Hurricane Katrina is a wake-up call for Americans to start get serious about how nature strikes back. New Orleans is a major port in the southern end of the country where weather is humid and subtropical but as Katrina showed, it’s also a bull’s-eye for any hurricane. And despite the urban development in the city, it was not prepared for the fury of Katrina which placed much of it under water.
The Environmental Protection Agency (EPA) describes how roads, buildings, and other infrastructure affect storm water that falls in a particular area. According to the EPA, there’s more runoff in the city than in spacious rural areas because the asphalt and concrete in city roads prevent most of the water from seeping into the ground as it should. The opposite happens in the rural areas where fields can absorb much of the rainfall.
When rain falls on unscathed natural cover, 10 percent of rainfall flows as runoff to the tributary or reservoir nearby. Of the 50 percent rainfall absorbed by the earth, 25 percent flows in the shallow earth while 25 percent in the deeper earth. The remaining 40 percent returns to the sky through evapotranspiration, the evaporation and transpiration of plant life.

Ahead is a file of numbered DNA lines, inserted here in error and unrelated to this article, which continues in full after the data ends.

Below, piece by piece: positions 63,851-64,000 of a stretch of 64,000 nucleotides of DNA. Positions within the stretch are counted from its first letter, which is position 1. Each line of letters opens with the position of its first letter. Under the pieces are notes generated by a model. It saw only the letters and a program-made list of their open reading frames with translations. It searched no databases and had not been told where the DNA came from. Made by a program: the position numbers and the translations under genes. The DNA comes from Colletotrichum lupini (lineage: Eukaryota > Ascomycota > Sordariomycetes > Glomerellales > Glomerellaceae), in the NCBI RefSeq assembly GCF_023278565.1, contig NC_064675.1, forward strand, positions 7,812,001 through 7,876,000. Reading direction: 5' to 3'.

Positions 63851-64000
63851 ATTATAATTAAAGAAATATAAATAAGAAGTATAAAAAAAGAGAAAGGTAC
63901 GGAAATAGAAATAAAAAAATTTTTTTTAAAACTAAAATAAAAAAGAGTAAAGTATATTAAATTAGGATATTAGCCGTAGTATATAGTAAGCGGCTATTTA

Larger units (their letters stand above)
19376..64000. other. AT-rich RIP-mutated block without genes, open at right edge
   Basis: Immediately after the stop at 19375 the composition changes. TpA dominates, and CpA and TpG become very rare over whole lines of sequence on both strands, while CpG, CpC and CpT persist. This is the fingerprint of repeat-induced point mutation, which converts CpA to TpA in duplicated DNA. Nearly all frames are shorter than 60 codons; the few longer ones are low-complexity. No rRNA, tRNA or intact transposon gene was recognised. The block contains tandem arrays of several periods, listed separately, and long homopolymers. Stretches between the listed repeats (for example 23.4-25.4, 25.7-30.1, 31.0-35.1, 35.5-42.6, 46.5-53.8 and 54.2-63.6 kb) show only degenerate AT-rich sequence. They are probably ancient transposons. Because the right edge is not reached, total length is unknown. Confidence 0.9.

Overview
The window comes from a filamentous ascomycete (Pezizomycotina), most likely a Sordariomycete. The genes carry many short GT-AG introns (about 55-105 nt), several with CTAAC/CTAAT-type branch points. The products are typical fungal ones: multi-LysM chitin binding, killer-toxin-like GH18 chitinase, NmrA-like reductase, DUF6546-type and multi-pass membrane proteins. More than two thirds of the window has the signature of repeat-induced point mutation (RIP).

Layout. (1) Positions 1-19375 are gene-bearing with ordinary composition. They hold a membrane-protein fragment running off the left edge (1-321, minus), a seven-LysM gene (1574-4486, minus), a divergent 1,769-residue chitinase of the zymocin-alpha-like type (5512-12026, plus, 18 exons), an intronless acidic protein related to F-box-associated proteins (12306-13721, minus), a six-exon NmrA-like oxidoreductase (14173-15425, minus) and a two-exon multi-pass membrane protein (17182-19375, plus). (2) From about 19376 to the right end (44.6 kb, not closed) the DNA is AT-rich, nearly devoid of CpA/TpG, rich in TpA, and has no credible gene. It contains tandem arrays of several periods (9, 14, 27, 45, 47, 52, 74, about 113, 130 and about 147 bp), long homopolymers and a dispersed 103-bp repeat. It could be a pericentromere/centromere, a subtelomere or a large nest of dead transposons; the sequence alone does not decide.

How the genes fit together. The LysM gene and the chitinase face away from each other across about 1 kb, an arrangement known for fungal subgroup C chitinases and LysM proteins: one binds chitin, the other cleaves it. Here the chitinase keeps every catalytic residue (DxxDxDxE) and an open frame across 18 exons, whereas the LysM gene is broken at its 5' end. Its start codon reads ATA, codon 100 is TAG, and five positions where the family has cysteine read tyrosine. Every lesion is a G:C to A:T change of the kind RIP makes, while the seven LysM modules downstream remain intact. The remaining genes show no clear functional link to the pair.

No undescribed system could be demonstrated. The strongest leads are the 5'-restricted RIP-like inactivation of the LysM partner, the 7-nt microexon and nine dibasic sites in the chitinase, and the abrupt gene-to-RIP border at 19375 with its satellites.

But it doesn’t happen this way in the big city where 55 percent of rainfall flows as runoff bringing with it trash and other pollutants. In places where huge parts of the area have impervious cover, only 15 percent of storm water falls to the earth while 30 percent returns to the sky via evapotranspiration. This is why a storm water pollution prevention plan is usually required in urban areas.
The volume of water isn’t just the only problem with storm water runoff in urban areas; pollution is also taken into account. Without a proper storm water pollution prevention plan in place, the runoff flowing to water systems becomes filled with urban waste. This is the case for tributaries near the world’s densest cities; bodies of water have become polluted with no concrete pollution prevention plans. This consequence compels local governments to require strict storm water compliance in construction sites.
For more information about storm water prevention plan, visit the EPA website at EPA.gov. You can also enroll in storm water training courses which will certify you to prepare Storm Water Pollution Prevention Plans, and to implement and inspect construction sites for storm water compliance.
Urban Development Yields More Storm Water, EPA Says